INCORPORATING HANDHELD COMPUTERS AND POCKET GIS INTO THE UNDERGRADUATE AND GRADUATE FIELD GEOLOGY CURRICULUM
In the undergraduate course, a series of customized forms led the students through the processes of rock description and structural measurement, reinforcing instruction by the teaching staff. Additional learning aids, such as geologic dictionaries, stratigraphic columns, and field-methods tutorials, were also incorporated into the devices, providing an in-field reference system. The GPS receivers aided students in locating themselves as they learned to read topographic maps. The ability to use multiple base maps and to change map scale in real-time to accommodate variable geological complexity were also advantageous. Student teams routinely compiled ?virtual? maps, allowing improved tracking of their progress, and giving them the ability to share map data with other teams. Final map compilation from digital field maps was a straight forward process. Drawbacks included: 1) physical limitations of the computers (small screen size, power requirements, fragility, and weatherproofing); 2) a significant start-up cost in both hardware and manpower; and 3) additional instruction to get students comfortable with both the handheld computers and the necessarily complex software designed for geologic mapping. We found that the students typically moved more slowly in the field with handheld devices than with traditional maps and field notebooks.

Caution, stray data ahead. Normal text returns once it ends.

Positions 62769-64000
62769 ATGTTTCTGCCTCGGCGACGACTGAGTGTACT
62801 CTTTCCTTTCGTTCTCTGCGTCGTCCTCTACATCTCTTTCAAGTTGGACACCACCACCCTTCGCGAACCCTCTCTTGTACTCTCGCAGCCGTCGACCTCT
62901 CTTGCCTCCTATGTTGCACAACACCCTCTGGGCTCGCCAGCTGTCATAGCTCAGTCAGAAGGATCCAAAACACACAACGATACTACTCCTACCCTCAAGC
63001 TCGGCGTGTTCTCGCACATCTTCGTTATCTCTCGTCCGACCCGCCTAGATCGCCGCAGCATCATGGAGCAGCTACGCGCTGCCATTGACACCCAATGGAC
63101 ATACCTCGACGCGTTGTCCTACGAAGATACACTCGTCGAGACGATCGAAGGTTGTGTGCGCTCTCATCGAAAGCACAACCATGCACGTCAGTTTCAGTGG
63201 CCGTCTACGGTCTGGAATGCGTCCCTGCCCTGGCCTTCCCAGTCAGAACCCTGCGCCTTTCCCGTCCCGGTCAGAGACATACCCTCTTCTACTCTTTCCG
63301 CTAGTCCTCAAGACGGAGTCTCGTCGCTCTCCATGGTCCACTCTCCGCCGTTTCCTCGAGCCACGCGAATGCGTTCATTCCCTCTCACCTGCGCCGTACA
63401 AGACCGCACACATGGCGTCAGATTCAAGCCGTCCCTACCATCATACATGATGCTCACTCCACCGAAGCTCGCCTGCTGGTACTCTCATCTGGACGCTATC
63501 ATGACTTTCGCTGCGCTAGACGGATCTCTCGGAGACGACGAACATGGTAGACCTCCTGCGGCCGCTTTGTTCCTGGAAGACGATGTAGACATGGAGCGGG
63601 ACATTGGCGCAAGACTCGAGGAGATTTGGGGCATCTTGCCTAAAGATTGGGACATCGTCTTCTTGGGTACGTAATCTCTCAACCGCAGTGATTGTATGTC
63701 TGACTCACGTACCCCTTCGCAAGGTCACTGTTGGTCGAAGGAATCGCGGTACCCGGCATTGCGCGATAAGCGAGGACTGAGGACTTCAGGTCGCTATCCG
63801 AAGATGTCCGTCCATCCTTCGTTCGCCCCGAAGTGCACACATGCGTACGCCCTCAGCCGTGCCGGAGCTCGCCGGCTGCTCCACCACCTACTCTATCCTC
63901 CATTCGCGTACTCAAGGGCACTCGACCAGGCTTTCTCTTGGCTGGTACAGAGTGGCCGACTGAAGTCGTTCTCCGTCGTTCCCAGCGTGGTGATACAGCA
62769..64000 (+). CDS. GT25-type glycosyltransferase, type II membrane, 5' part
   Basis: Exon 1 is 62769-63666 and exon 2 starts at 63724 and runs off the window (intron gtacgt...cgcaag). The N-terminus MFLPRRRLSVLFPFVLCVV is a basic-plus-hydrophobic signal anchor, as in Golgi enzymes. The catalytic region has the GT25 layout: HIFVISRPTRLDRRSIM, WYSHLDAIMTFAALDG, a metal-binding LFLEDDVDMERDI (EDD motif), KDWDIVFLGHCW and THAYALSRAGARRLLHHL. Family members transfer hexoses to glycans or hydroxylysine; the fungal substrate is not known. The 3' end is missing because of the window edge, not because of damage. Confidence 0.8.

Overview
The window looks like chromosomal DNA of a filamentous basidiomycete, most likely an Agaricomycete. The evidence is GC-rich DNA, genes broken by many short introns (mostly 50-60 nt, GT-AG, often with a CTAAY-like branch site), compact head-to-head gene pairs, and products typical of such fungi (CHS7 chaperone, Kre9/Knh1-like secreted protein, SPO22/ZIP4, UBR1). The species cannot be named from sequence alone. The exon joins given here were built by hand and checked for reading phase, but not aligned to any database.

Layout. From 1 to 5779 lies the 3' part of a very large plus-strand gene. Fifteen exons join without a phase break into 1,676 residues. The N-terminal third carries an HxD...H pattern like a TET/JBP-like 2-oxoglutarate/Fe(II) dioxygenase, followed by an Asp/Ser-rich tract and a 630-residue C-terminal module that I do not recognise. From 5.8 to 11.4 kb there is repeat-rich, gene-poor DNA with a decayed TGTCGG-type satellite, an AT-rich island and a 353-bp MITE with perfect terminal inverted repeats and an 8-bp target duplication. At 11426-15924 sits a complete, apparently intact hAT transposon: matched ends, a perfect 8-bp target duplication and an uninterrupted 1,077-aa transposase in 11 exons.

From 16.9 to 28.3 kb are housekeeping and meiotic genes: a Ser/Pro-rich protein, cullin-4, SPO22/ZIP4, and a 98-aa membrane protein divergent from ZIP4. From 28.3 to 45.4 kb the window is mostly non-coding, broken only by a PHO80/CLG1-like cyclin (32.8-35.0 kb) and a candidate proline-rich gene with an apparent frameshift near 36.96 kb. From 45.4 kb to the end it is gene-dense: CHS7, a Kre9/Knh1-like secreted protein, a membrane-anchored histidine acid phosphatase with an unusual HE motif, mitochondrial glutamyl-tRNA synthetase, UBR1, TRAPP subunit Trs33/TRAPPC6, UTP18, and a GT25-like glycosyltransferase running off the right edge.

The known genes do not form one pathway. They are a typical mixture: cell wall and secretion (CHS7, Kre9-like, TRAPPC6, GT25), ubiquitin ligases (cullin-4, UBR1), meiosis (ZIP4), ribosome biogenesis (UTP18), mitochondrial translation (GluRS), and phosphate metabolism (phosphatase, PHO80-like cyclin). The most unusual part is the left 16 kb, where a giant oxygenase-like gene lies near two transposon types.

Our experiences in the graduate courses were considerably less problematic. Data collected at specific localities (using the GPS) consisted of a limited set of observations, permitting fairly simple forms. The simpler software increased data-collection efficiency over traditional methods. Computer fluency was greater among the graduate students than among the undergraduates, causing less consternation when software bugs were encountered. Immediate availability of the data for field analysis was a distinct advantage. Further development and improvement of this system, particularly for geologic mapping, continues.